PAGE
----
Patient stories"We read to know we are not alone."
C.S. Lewis Shadowlands
You will never need to hear a story as much as you do now. Through hearing other people’s narratives we are reminded that we are not the first person to have suffered in this way, although it feels like it. The pain isolates us and it simply feels private. It can't be shared. And in my experience, I think that is right. No amount of counseling, support or reading can take away the feeling of desolation it does feel like a one-person rope over the abyss. But I do know that hearing about other people’s experiences of brain cancer helped us to find our way on our journey. Here we have created a space for people like Meg to write their stories and share them with you. And if you want to add your story, then please let us have it.
Read Meg's story
Read Andy's story
Read Michael's story
Read Paul's story
Lynn's StoryI was born in January 1966, am married to Paul and have a wonderful daughter, Katie. I worked as a radio operator in a control room, working 4 days on and 4 days off, had a good social life and we had 2 nice cars, lovely house, good holidays (the last one being Jamaica, Aug 2007). We also have one nutty collie and a blind rabbit!.
Read Lynn's Story
Richards Storya tribute to a man who lived a colourful, exciting life, living every minute to the full. We are proud to have been able to support Richard and his family in their battle against a brain tumour. Richard's legacy not only lives on through his loving family, but in the donations made to brainstrust at his funeral. It is with these generous donations that we are able to keep our 24/7 brain tumour support line open, and send out more brain boxes than every before to our patients and their carers.
Read Richards Story
Beth's Story"My experience was just like a game of snakes and ladders. At first, so many snakes I could not get on the first rung of the ladder. Eventually, the snakes did not last so long and the first ladder rung was in sight."
Read Beth's Story
Becky's StoryBecky's story is one of courage, hope and positivity. She is battling a grade 2 anaplastic oligodendroglioma, and along with it, the uncertainty of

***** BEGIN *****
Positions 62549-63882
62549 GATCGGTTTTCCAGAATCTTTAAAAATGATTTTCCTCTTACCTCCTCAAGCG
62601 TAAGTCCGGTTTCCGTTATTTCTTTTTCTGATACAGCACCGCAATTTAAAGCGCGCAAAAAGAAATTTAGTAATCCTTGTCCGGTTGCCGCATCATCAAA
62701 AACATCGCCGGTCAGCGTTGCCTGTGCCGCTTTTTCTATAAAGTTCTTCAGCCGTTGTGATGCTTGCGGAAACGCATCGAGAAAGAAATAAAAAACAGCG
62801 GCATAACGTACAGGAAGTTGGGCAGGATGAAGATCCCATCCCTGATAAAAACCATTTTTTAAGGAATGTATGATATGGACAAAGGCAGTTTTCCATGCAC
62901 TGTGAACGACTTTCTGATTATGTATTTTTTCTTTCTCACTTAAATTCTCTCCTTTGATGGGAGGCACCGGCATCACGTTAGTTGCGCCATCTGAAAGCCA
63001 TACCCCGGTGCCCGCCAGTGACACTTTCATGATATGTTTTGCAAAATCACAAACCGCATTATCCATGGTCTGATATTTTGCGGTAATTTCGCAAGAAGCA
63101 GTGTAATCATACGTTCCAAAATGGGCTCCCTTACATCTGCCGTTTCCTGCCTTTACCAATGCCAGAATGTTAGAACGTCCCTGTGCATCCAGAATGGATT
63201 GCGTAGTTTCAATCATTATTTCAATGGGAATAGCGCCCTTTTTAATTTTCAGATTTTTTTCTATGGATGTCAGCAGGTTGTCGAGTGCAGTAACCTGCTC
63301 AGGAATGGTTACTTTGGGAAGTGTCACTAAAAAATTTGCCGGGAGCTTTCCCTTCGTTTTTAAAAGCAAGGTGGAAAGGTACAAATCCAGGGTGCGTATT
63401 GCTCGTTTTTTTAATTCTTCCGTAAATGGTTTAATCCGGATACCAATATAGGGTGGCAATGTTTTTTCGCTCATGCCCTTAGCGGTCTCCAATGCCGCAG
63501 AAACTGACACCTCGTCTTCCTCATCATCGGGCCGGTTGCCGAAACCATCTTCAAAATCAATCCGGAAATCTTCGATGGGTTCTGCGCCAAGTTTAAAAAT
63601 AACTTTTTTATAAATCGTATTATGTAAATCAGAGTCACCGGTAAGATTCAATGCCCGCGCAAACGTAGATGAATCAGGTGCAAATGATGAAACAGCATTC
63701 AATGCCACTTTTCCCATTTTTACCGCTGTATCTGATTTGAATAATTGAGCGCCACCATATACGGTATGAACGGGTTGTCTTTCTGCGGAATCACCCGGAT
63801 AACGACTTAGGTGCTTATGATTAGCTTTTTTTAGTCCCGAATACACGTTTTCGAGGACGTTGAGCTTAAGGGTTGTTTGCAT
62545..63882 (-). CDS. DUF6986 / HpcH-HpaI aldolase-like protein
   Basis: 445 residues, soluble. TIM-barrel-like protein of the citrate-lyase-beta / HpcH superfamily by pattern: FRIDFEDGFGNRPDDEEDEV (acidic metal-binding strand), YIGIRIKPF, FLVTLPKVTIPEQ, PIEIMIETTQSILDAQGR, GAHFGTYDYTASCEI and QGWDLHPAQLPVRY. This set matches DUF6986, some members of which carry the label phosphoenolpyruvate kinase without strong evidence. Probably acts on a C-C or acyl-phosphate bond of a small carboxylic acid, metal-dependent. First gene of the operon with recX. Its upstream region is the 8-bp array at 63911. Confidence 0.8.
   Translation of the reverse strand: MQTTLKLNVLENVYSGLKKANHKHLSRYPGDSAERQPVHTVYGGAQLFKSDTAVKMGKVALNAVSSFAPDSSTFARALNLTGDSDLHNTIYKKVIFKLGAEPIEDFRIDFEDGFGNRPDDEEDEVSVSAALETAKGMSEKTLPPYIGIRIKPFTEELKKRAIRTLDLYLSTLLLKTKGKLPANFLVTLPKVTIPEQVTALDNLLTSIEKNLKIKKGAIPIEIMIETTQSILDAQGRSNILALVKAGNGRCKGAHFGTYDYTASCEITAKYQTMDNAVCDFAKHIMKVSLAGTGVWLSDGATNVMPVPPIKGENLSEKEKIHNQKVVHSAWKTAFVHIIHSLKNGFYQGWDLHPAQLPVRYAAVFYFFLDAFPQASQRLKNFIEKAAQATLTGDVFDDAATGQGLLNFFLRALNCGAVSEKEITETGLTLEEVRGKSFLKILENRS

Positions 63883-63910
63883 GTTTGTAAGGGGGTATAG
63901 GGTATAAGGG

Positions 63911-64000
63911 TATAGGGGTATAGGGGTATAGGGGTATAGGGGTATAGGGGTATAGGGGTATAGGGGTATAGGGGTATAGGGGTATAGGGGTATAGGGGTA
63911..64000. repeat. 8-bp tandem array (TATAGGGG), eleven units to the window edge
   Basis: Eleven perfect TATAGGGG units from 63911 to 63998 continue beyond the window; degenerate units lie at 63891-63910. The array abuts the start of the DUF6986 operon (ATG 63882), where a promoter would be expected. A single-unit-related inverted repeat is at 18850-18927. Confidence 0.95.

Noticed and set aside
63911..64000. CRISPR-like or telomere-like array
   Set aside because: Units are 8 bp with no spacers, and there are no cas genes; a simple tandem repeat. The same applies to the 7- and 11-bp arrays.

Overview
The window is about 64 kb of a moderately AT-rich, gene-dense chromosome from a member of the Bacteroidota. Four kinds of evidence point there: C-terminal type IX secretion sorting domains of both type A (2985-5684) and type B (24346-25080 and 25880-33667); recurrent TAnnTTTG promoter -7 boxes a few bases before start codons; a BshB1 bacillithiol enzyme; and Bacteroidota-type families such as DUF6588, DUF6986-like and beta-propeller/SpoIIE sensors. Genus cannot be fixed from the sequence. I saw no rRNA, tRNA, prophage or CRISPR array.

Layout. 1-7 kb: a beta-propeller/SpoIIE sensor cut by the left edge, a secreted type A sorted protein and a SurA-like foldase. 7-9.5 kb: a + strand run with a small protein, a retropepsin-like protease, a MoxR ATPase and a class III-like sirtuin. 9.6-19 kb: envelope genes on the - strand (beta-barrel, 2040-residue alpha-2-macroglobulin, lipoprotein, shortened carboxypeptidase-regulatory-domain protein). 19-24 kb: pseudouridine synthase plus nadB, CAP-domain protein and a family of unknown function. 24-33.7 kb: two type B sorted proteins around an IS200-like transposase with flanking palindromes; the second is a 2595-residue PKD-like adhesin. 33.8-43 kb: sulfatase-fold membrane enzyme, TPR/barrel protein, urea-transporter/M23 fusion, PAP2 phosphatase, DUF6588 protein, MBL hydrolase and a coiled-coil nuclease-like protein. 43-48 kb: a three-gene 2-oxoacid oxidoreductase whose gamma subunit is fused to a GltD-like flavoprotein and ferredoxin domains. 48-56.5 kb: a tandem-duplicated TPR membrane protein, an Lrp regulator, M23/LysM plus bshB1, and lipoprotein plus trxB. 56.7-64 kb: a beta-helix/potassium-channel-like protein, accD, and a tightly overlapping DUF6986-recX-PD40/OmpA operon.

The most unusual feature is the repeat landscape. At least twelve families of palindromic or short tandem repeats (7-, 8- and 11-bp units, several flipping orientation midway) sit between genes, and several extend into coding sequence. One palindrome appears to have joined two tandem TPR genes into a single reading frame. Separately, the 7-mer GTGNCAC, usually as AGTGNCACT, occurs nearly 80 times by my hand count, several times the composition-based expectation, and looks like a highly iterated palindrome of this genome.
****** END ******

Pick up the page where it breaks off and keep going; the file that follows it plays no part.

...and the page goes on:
'active observation', or to you and me, 'watch and wait'.
Read Becky's Story
Laura's StoryLaura was diagnosed with a low grade brain tumour in her left frontal lobe (in the motor/pre-motor function area) which was later found out was a grade 2 oligodendroglioma. She was put on "watch and wait" protocol. Unfortunately epilepsy followed in February 2011 starting with a grand mal in her sleep and then focal seizures in her right side. This story is about Laura and Ben explored all of the options available to them and arrived at a solution that we're hearing more and more about...
Read Laura's Story
Frances's StoryHi, My name is Frances, I’m 28, work as a Doctor in an Emergency Department and, oh, I have a Brain Tumour.
Even now, after the surgery, it seems like a very surreal topic to me as I do not feel like anything has changed (apart from the bad haircut) and yet everything has at the same time.
I was originally diagnosed in 2010 after a scan following an unusual migraine aura where I lost the ability to speak for a few minutes. I was followed up in Coventry for the next 3-4 years with no plans for any surgery or similar. In the meantime I qualified as a Doctor and married my husband Alex who has been with me since my diagnosis.
In 2013 I decided to have my care transferred to Cambridge as my A&E training was going to be based here.
Read Frances's Story